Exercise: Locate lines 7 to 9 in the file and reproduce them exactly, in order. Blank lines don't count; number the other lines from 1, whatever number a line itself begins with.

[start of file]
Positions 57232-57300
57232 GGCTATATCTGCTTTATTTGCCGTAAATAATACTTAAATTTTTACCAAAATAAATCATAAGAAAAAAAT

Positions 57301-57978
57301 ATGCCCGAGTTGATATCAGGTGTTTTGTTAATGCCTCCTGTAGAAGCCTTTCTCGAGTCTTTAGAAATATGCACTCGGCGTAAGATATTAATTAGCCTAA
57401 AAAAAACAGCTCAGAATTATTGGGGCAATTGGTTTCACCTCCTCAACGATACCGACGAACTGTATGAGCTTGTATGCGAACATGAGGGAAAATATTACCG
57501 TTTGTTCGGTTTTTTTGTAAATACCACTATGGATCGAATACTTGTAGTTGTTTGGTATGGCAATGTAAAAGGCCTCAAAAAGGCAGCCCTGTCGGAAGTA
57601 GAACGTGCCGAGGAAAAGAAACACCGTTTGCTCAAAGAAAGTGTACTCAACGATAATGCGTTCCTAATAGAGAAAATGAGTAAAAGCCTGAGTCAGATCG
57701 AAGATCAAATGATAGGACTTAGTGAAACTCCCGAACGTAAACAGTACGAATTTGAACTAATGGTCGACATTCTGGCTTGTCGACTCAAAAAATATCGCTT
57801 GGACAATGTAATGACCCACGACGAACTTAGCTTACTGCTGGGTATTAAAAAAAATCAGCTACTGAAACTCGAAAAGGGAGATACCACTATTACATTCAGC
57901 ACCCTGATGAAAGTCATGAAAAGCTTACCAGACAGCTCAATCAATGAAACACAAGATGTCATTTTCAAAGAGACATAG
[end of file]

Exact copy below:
57601 GAACGTGCCGAGGAAAAGAAACACCGTTTGCTCAAAGAAAGTGTACTCAACGATAATGCGTTCCTAATAGAGAAAATGAGTAAAAGCCTGAGTCAGATCG
57701 AAGATCAAATGATAGGACTTAGTGAAACTCCCGAACGTAAACAGTACGAATTTGAACTAATGGTCGACATTCTGGCTTGTCGACTCAAAAAATATCGCTT
57801 GGACAATGTAATGACCCACGACGAACTTAGCTTACTGCTGGGTATTAAAAAAAATCAGCTACTGAAACTCGAAAAGGGAGATACCACTATTACATTCAGC